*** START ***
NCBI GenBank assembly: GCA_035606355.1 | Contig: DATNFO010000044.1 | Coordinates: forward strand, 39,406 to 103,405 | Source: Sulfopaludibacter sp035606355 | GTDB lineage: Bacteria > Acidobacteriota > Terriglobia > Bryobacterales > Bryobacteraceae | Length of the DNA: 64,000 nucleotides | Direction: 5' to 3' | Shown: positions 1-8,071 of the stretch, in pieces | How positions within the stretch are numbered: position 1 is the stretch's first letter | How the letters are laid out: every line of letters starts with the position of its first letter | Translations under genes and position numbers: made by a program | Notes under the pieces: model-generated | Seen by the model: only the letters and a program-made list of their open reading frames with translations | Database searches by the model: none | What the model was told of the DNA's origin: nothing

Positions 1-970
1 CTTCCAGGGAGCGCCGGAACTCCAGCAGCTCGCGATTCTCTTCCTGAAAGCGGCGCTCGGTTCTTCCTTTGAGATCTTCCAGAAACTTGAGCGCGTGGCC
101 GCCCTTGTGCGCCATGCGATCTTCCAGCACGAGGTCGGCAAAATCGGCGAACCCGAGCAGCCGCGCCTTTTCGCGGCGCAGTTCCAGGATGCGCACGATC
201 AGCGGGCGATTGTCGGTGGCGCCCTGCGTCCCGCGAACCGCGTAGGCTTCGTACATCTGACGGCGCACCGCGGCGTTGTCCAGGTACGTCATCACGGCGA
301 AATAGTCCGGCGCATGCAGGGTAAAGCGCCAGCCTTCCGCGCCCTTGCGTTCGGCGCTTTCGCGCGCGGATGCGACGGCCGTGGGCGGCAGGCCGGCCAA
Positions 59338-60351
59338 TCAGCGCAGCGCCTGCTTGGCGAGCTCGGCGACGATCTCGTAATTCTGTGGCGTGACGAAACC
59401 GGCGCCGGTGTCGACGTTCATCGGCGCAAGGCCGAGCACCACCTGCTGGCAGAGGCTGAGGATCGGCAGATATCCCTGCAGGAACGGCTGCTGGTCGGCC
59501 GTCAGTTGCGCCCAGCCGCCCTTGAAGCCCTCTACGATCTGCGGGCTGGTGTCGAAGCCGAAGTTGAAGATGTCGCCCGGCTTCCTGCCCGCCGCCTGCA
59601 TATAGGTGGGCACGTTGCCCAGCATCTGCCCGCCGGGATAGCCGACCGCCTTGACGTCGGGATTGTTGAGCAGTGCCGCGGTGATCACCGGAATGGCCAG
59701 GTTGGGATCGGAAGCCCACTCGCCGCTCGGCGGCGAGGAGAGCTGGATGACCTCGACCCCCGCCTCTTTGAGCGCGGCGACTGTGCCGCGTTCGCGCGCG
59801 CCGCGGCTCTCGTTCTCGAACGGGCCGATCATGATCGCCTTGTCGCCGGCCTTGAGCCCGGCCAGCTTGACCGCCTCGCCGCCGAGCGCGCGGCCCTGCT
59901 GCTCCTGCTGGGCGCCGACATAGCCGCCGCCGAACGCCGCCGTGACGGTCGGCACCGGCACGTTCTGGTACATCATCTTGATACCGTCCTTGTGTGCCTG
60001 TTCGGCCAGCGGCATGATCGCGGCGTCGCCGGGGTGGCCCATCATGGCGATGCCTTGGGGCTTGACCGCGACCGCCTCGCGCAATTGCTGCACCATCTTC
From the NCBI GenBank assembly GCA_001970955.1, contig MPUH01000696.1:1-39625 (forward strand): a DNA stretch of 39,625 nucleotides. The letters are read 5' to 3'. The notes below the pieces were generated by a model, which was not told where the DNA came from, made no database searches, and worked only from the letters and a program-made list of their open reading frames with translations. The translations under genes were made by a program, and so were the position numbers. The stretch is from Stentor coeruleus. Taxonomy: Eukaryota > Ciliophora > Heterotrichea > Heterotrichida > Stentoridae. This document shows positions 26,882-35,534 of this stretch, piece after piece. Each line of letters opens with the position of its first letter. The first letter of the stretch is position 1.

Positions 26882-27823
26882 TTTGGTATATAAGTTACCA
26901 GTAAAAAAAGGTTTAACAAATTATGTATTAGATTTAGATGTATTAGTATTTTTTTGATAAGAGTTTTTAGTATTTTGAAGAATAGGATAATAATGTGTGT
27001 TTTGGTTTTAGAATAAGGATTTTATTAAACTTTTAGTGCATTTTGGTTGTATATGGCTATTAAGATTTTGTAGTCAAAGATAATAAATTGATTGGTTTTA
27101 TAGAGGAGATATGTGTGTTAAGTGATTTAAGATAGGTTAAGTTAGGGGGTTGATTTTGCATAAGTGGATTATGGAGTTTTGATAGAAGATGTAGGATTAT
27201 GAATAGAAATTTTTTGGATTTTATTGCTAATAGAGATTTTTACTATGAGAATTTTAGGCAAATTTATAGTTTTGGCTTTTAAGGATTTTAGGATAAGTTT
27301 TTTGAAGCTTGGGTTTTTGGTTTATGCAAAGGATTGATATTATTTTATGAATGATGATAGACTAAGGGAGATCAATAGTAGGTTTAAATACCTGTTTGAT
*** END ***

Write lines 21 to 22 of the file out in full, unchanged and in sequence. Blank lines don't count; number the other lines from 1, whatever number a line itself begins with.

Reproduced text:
27101 TAGAGGAGATATGTGTGTTAAGTGATTTAAGATAGGTTAAGTTAGGGGGTTGATTTTGCATAAGTGGATTATGGAGTTTTGATAGAAGATGTAGGATTAT
27201 GAATAGAAATTTTTTGGATTTTATTGCTAATAGAGATTTTTACTATGAGAATTTTAGGCAAATTTATAGTTTTGGCTTTTAAGGATTTTAGGATAAGTTT